Are You Making It Hard?

Recently, I went to Best Buy to help my teenage son buy a computer. He had worked hard and saved his money to buy a special gaming computer (he is a typical teen). We chose Best Buy because they had a sale on the computer and also offered a student discount. We went to our local Best Buy because I believe in supporting retail stores and because my son wanted his computer sooner rather than later.

As we were at the register ringing up the purchase, I inquired about the student discount. The sales clerk told me that I had to apply for the discount on their website. I asked him if we could do it in the store. He told me that I could use my cell phone to make a Best Buy account and apply for the student discount.

I asked the sales clerk what the point of coming into the store was if I had to “apply online” for this discount and the store did not offer a way for me to do this in-store (i.e. a kiosk with a computer for such purposes—or a store clerk willing to assist me in doing this). I pointed out that Best Buy was making it hard for me to make an in-store purchase, ensuring that I would, instead, make my next purchase online.

Retail stores in America are struggling. They are struggling because people are buying more online. But, they are also struggling because they are not providing good customer service. The Editor of Christian Retailing recently wrote that she stopped at a chain Christian bookstore to make a purchase. She asked the sales clerk where the biographies were located and was told “in the back of the store”. She contrasted this experience with shopping at Publix grocery store where the sales clerk will walk you to a specific aisle when asked about a product and point it out.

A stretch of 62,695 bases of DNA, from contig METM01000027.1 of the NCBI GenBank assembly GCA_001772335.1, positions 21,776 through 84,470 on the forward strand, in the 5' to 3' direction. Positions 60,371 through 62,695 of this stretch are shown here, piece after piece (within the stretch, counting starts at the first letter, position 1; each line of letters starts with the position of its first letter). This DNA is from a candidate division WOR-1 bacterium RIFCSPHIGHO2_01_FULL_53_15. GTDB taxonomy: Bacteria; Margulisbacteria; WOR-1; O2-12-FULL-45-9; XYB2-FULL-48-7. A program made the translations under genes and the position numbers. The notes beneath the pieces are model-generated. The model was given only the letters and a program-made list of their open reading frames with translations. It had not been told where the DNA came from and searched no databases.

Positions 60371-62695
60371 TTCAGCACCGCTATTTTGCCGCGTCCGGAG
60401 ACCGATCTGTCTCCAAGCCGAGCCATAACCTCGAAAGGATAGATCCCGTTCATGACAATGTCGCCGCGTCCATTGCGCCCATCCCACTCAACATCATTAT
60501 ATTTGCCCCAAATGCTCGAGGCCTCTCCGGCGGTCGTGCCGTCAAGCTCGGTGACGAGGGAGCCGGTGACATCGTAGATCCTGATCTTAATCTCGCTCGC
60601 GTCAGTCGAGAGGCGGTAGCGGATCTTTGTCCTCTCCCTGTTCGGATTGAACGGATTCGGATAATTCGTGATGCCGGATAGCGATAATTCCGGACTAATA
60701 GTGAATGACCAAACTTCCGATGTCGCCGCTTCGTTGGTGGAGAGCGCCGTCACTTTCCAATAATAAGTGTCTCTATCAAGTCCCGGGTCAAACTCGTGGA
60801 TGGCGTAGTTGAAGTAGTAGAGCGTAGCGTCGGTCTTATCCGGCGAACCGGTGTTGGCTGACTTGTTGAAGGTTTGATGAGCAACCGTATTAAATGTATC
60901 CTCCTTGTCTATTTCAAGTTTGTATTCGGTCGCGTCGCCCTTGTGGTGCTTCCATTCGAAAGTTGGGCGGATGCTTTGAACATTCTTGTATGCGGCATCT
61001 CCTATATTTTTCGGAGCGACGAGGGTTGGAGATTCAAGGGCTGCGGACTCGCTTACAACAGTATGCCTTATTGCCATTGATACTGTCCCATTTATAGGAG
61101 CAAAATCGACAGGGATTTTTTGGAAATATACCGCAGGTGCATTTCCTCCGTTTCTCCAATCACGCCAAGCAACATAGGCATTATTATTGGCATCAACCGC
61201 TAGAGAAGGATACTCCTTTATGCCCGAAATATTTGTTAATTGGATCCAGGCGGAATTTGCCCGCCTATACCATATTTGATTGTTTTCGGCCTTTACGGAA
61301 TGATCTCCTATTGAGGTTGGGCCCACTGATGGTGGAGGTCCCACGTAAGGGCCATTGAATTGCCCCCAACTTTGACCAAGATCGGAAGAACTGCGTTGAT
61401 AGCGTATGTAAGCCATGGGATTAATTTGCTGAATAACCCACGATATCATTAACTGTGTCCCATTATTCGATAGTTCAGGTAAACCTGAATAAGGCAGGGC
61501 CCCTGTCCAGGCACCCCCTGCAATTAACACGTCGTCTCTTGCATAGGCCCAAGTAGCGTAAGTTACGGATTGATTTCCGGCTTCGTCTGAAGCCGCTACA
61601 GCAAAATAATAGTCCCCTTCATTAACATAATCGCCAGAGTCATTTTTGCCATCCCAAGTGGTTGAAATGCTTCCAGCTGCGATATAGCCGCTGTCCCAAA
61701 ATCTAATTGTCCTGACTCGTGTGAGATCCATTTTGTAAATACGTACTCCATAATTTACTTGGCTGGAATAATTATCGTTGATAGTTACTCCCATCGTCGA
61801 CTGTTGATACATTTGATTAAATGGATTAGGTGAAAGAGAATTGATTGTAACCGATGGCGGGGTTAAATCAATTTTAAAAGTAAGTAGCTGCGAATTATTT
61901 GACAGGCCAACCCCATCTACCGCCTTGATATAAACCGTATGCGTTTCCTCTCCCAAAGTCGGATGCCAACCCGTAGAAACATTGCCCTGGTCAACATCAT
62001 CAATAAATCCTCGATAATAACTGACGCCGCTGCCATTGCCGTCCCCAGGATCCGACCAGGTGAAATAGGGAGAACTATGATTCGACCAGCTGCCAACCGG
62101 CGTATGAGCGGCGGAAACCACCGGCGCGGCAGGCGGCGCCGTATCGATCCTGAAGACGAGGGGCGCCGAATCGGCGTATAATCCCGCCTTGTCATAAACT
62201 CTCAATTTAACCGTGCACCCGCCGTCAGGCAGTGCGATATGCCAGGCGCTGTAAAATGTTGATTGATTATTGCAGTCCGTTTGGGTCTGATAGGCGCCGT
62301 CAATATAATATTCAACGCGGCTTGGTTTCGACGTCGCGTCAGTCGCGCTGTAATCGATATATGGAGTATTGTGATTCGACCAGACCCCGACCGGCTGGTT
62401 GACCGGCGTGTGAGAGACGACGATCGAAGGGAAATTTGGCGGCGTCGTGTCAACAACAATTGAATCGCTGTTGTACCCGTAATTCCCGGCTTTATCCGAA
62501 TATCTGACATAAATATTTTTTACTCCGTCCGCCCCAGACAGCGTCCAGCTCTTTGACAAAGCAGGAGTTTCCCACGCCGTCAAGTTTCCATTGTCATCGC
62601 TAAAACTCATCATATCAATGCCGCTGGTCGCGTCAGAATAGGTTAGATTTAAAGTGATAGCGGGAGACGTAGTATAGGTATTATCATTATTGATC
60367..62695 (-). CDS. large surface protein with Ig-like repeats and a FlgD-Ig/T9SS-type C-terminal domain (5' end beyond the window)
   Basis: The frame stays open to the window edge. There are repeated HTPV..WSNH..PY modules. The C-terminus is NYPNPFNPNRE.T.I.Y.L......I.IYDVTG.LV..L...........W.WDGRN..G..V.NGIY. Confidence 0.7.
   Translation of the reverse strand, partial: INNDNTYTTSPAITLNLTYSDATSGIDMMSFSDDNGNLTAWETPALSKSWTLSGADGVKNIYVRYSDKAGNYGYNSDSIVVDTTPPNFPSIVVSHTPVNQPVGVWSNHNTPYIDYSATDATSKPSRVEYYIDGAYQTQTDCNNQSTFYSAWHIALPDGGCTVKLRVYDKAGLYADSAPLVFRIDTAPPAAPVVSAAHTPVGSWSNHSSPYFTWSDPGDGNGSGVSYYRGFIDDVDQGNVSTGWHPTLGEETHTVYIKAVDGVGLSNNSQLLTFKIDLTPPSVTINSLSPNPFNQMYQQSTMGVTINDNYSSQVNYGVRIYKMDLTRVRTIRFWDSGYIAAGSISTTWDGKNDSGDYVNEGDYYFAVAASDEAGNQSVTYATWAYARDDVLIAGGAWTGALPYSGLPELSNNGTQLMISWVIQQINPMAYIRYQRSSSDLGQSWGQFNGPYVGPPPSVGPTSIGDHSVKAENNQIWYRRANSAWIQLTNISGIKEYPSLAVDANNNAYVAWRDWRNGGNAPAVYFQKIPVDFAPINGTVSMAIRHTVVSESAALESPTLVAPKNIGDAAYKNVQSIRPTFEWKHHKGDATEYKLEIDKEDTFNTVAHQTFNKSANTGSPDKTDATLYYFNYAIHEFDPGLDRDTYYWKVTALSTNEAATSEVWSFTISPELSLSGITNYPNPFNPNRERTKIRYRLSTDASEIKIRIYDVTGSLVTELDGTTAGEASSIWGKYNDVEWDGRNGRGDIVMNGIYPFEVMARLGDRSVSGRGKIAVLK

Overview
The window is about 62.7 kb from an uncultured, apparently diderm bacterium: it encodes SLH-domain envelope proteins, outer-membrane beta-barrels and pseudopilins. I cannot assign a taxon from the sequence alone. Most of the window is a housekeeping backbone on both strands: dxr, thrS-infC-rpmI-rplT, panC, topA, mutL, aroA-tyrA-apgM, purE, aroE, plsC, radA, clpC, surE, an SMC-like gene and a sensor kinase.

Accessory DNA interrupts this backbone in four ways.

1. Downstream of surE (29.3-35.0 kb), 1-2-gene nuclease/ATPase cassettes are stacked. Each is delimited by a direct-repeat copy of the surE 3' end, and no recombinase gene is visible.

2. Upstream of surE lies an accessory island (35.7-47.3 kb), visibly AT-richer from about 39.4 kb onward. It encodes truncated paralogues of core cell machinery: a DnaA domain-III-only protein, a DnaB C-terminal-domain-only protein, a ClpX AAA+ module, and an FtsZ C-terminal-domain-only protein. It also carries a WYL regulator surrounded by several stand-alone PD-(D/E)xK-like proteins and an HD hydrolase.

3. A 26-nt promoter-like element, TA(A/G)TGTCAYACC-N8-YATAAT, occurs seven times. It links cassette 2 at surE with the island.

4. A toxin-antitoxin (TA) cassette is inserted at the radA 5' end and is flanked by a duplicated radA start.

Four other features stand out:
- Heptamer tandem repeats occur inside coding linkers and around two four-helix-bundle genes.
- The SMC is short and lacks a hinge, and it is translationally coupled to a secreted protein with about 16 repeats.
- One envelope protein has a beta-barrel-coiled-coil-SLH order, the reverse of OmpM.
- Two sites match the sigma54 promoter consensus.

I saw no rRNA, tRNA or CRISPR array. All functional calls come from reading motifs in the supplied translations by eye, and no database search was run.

This whole experience made me think about building a platform and selling books. What are independent authors doing that might be “making it hard” for potential customers to give their email or buy a book? Here is my conclusion.

1. Buying Books

We make it hard for readers to buy our books when our books are only offered for sale in a few select places. Not everyone shops on Amazon. Some people actively avoid Amazon because of its practices. Others want to support Christians, and so prefer to buy books at Christian outlets. Still others want to support authors, thus preferring to purchase books directly from an author or publisher.

Are you books for sale in multiple channels? Can a reader easily find your book in his or her preferred shopping venue? If not, you are making it hard for people to buy your book.

2. Collecting Personal Data

Most authors are working on building a platform. This means that you are trying to collect email addresses so that you can communicate directly with readers and potential readers on a regular basis to build trust and increase loyalty. Collecting email addresses is great, but if you are asking too much information, you are making it hard and losing out.